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Homework answers / question archive / Surname 1 Who Were the Progressives? The Progressives were a broad group of reformers

Surname 1 Who Were the Progressives? The Progressives were a broad group of reformers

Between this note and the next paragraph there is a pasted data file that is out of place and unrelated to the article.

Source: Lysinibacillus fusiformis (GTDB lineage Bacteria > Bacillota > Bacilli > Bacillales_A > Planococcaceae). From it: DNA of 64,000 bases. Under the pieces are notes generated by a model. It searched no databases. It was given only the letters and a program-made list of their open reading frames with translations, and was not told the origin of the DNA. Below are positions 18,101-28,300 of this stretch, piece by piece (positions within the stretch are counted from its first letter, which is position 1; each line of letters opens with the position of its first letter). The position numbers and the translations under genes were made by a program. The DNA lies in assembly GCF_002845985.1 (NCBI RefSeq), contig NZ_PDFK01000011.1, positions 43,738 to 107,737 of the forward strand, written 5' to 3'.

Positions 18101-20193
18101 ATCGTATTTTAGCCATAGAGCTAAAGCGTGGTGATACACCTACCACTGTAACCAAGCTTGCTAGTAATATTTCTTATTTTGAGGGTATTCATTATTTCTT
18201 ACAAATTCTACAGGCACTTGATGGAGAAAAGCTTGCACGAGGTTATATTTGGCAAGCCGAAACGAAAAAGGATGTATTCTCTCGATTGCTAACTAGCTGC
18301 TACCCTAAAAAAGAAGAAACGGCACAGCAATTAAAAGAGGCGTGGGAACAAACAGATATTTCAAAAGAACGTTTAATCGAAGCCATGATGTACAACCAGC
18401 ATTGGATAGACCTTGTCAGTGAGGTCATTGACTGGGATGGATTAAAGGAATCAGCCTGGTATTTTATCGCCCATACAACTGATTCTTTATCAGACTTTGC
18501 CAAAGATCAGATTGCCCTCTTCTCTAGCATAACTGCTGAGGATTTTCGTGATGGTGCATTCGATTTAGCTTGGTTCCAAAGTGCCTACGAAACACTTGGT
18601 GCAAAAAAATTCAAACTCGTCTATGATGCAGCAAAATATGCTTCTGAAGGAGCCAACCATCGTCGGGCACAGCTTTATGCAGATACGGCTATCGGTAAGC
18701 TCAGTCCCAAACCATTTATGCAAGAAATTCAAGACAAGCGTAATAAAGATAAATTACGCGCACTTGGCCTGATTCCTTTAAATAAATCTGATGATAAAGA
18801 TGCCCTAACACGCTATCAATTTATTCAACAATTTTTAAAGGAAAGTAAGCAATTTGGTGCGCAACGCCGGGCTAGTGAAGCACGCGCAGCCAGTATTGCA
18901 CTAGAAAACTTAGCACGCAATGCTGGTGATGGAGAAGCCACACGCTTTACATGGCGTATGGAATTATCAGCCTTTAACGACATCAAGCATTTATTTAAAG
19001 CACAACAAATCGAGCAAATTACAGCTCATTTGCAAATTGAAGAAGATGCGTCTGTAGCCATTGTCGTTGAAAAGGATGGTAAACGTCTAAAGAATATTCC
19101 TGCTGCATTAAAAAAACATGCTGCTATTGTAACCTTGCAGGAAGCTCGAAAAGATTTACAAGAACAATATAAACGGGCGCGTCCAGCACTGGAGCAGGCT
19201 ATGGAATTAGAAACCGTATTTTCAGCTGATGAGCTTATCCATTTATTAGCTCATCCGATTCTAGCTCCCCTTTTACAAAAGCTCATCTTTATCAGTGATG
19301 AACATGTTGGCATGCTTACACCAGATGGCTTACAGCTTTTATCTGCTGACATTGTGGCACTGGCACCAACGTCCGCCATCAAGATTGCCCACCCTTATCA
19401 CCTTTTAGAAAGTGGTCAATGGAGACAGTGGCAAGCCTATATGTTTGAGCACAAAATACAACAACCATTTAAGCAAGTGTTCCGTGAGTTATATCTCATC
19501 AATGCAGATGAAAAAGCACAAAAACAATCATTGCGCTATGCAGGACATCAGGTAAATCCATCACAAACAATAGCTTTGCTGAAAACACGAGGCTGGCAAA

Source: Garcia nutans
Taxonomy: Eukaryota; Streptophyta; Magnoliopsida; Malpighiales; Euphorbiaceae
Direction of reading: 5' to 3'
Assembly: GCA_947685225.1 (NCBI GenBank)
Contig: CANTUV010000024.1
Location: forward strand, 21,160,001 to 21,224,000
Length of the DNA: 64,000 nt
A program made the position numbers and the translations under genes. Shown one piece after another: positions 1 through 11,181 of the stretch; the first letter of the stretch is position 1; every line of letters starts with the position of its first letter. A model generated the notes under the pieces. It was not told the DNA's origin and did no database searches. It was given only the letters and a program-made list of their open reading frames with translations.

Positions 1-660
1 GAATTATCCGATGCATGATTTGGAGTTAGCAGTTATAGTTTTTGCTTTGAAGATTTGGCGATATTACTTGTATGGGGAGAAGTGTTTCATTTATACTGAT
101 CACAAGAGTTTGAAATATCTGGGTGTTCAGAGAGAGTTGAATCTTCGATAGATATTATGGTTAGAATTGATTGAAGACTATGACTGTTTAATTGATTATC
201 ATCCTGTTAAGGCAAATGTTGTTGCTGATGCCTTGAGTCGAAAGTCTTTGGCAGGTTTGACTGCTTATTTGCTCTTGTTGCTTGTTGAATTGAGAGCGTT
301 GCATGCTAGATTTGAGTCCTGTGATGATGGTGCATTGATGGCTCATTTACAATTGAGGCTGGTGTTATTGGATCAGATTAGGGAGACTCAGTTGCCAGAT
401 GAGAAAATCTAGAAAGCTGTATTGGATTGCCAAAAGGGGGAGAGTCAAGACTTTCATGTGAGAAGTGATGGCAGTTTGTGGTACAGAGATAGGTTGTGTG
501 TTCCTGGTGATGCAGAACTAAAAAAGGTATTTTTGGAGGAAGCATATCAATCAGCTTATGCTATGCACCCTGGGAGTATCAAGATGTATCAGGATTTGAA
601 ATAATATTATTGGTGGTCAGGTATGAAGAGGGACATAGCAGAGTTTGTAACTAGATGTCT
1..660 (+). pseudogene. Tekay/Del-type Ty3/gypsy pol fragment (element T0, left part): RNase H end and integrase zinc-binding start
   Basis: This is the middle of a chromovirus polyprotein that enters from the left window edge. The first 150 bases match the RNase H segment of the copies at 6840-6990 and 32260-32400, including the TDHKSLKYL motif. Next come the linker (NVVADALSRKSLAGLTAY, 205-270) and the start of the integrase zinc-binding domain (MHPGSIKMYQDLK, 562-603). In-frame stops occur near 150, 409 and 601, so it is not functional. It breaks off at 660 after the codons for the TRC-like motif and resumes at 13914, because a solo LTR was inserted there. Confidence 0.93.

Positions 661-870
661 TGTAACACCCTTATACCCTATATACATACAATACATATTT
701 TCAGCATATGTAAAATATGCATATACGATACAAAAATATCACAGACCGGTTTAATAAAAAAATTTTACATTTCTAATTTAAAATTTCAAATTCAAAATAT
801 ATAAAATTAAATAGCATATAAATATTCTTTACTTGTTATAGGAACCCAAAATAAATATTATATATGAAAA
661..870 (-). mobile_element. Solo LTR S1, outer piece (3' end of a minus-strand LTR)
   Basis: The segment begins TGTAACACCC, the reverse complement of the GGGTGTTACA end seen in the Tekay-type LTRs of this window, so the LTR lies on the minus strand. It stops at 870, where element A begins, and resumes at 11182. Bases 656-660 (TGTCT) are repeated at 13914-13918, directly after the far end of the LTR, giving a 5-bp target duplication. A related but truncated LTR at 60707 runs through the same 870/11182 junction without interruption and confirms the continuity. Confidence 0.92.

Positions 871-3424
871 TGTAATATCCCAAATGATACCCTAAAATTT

Surname 1 Who Were the Progressives? The Progressives were a broad group of reformers. Various Republican legislators, disgruntled Democrats, writers, scholars, health workers, and several other activists joined the Progressive movement, which created new groups and institutions with the mutual goal of enhancing the country’s government and ensuring it was more sensitive to the pressing economic, social, and democratic needs (Milkis). At a crucial point in American history, a number of the progressives saw themselves as rational reformers. They worked to change American society and governance on every aspect, mostly in the country's major cities and the metropolitan media (as well as in the management of states like New York and Wisconsin. The Progressive movement emerged as a result of these detrimental impacts of industrialization. Progressive reformers vowed to rein in private sector, advocate for better worker and consumer law, expose corporate and government fraud, and transform society in general. What was the US like during the Gilded Age? Most of all, progressives wanted to address the excessive concentration of resources among a small group, as well as the immense financial and political influence of the giant trusts, which according to them wad uncontrollable and reckless (Milkis). These mergers gave the impression that there was no equity in allocation of jobs in the United States, and that corporate capital was threatening people's ability to earn income to support their livelihood. The economic environment of the 1890s, called the "Gilded Age," were chastised by reformers as being too opulent for the wealthy and offering little hope for factory workers and local farmers. Corporate bosses, dubbed "robber barons" during the Gilded Age, took part in unethical and unfair business practices in with an aim of suppressing competition and maximizing profits. Factory employees, some of whom were recent immigrants, were routinely exposed to hazardous working and living Surname 2 conditions (Milkis). Democratic oppression helped the elite members of the society at the expense of the poor and middle class individuals, who were struggling to survive. Furthermore, many people suspected that powerful corporate interests, embodied by newly created organizations like the National Civic Federation, had enslaved and manipulated government officials and strategies for their own gain. What were their Proposals? Progressives pursued three main causes in their fight against the problems of industrialization. First, they promoted a new governing ideology that emphasized mutual obligations and duties rather than individual rights, particularly when invoked in defense of big business. Second, progressives pushed for the restoration of American politics, which had previously been controlled by localized parties, in order to create a more direct connection between state officials and public opinion, in accordance with these new values. Finally, reformers proposed that the authority of legislative bodies and Congress be subjected to an autonomous executive power that could better serve the country's interests and tackle the new government challenges necessitated by shifting economic and social factors (Milkis). Progressive reformers disagreed sharply on how to strike a balance among these three seemingly contradictory goals and how the newly proposed federal state could resolve the local and foreign problems posed by the fresh industrial order. They did, however, appear to accept that the three were the most critical challenges to fight in order to resurrect democracy. How did their Proposals Alter the United States? The Progressive age, to some extent, confirmed the Anti-Federalists' fears. However much progressivism's support for mass democracy, its attacks on political movements and Surname 3 dedication to administrative management served to distance American politics arena and authority from citizens' daily lives. Progressive reformers, on the other hand, created institutions and organizations that allowed people to face, in case they could not fix, the upcoming challenges that emerged as a result of the Industrial Revolution (Milkis). A good number of the political groups that have figured prominently in American democracy from the twentieth century—labour organizations, trade societies, and educational, civic, and spiritual movements— were established during the Progressive period Progressives enacted antitrust laws and controlled businesses like meatpacking, pharmaceuticals, and rail systems. Progressive reformers were instrumental in getting a lot on of several significant bills, including various amendments to the United States Constitution. The Sixteenth Amendment brought about a federal taxes, the Seventeenth Amendment mandated senators to be elected directly by citizens, the Eighteenth Bill banned the selling of alcoholic drinks, and the Nineteenth Amendment guaranteed women their right to freely vote (Milkis). The Food and Drug Administration was founded by the Pure Food and Drug Act of 1906 to ensure the quality and safety of all foodstuffs and pharmaceuticals, and the Clayton Antitrust Act of 1914, which sought to prohibit anticompetitive business operations, were both aimed at improving worker and consumer rights. How Historian Assess the Progressive Movement Some historians have questioned whether the Progressive movement had any logical or political coherence due to the large variety of progressive reformers and the vague nature of progressivism. Despite the fact that the Progressive Party (also known as the Bull Moose Party) attracted many prominent politicians and intellectuals, the organization's brief life (1912–16) highlights the movement's strong centrifugal powers. Fundamental differences among the party's Surname 4 members about the position of the national state in governing society and the economy tore the party apart. The democratic presidential campaign of 1912, for instance, was strongly divided about whether the reform movement should attack constitutionally imposed racial segregation in the South, with Theodore Roosevelt as its standard bearer (Milkis). It did not, in the end, recognize the right of states and localities to address race relations issues. In reality, most progressives advocated for the “enlightenment” of common sovereignty rather than its extension. Work Cited Milkis, Sidney M. "Progressivism". Encyclopedia Britannica, 8 Oct. 2019, Accessed 9 May 2021. Surname 1 History Writing Question Meaning of history The term history, in simple terms, refers to the study of past events. History covers all the aspects of human our human society. Through history, therefore, we study change over time. By saying that history encompasses all aspects of human society, we mean that military, religious, intellectual, cultural, medical, technological, scientific, economic, social, and political developments are crucial aspects of history. People who study history are called historians (Carr, 2018). Why we should study history Today, history is among the most valuable and most respected academic fields that a person can learn. Therefore, there are various reasons why we should study history. First, studying history gives us a better understanding of our world. This implies that through the study of history, people can learn how past technologies, cultures, governments, ideologies, systems, and societies came into existence, how they functioned, and the ways in which they have changed over time. Having a rich history of our world will help us have a clear picture of where we are today. Second, studying history can make one a more rounded person. History is composed of many stories. Some of the stories are uplifting and inspiring, while others are immoral and chaotic. We can learn many important lessons if we tap into history's vivid realm. We can study times of joy and times of suffering, the lessons therein, and how to apply the same in our own life experiences. History can also encourage a deeper understanding of difference. There are many lessons to be learned, both bad and good, from how our ancestors used to interact with others with a different way of living. The third reason for studying history is that we understand identity. A nation is made up of legends and stories. Such stories can shape the way Surname 2 people think about their country and their standing within it. The idea here is that through history, we can learn how outstanding institutions are established and how they have contributed to where we are currently. We can also become inspired by studying history. This implies that historical stories can inspire people to greatness. Through studying history, brilliant people are remembered, and the heroic acts that have significantly changed nations. Therefore, a person can get great motivation by learning the inspirational events that have led us to where we are today. Studying history is also important because we can learn from mistakes, in addition to developing transferrable skills. How Zinn and Loewen have dealt various issues Within the context of our stories concerning Christopher Columbus, Native Americans, the Pilgrims, or slavery, discuss how historians (Zinn and Loewen) have dealt with the above issues specifically. According to Zinn, it is wrong to call Christopher Columbus a hero as portrayed by history books. Columbus instead a falsehearted and dishonest individual to people who supported his journeys, giving them fake promises. Zinn also claims that Columbus was a cruel abuser to the Arawak Indians and other people in the lands he came across. Zinn has portrayed the Native Americans in a somewhat favorable light. He associates them with a strong sense of wrong and right, peaceful nature, courteousness, and kindness. For example, he notes such qualities in the Iroquois tribe and then ascribes the qualities to all other nations. The arrival of the pilgrims resulted in the mistreatment of inferiors. Students in America have been taught that Columbus discovered the nation. However, Loewen considered this not true. He goes ahead and explains some inaccuracies. For example, Loewen states that Columbus did not discover anything. For thousands of years, native or indigenous peoples had been living in America. Loewen does not imply that Columbus is unimportant. In fact, Loewen states that Columbus Surname 3 should be remembered for revolutionizing race relations and transforming the modern world through the taking of labor, wealth, and land from the indigenous peoples. How history textbooks have begun to complicate our histories even further History textbooks have complicated our histories even further. In other words, it would be appropriate to say we are constantly committing educational malpractice. For example, the issue of slavery is being mistaught, especially in American schools. Unlike reading or math, there is no requirement for states to meet any academic standards when it comes to teaching social studies and US history. This implies we have no consensus on the curriculum on slavery. Textbooks have also been slow when it comes to incorporating black humanity in the slavery narratives. There is still a long way to go. Textbooks are expected to teach people about a standard set of facts about who they are as Americans. However, there are specious interpretations, downright errors, and omissions, especially regarding racial issues (Davidson, 2015). How my studies and readings and studies in this class have differed Concerning the above topics, my studies and readings have differed from the ways in which the topics have been portrayed to me in previous classes. In my previous classes, the topics and studies tended to be one-sided. For example, the issue of slavery was addressed with a significant focus on its negative side. However, such a topic is currently addressed comprehensively with a focus on its negatives and positives. Also, previous classes did not incorporate the aspect of historians. Fortunately, today it is possible to study history in reference to famous historians such as Zinn and Loewen. This has played a vital role in understanding how the historians felt about various issues such as slavery, pilgrims, Christopher Columbus, and Native Americans. Surname 4 What W.E.B Dubois means According to W.E.B. DuBois, when we study history, we tend to skim over the bad parts. However, doing so makes our history lose its value as an "incentive and example." W.E.B. DuBois means that it is human nature to prefer focusing on positive aspects and ignore the negative. For example, people may look at slavery in terms of how it contributed to growth in the United States. However, there is an integral part of how slavery was bad such as suffering and loss of lives. It is only through analyzing the bad parts of our history that we can learn from example and get the incentive to do better. In a nutshell, W.E.B. DuBois believes that in order to learn from history, we should focus on all aspects, the good and the bad (Williams, 2011). The far-reaching consequences of how so many of us have been taught history The ways in which so many of us have been taught history have had far-reaching consequences. History is meant to teach students about their past. Unfortunately, there are many significant errors and omissions that have led to students getting the wrong idea of America's history. The problem has been worsened by the type of textbooks being used in schools today. Ideally, textbooks are expected to inculcate in readers a genuine passion for the United States and the desire to defend and protect the nation's priceless heritage, institutions, and ideals. Unfortunately, this has not been the case. There is, therefore, the need to ensure that there is uniformity in what is being taught in schools and back it with evidence. This will ensure that students get the right information about America's history. Surname 5 Works cited Carr, Edward Hallett. What is history? Penguin UK, 2018. Davidson, Julia O'Connell. "Imagining Modernity, Forgetting Slavery." Modern Slavery. Palgrave Macmillan, London, 2015. 1-27. Surname 6 Williams, David. A People's History of the Civil War: Struggles for the Meaning of Freedom. New Press, The, 2011.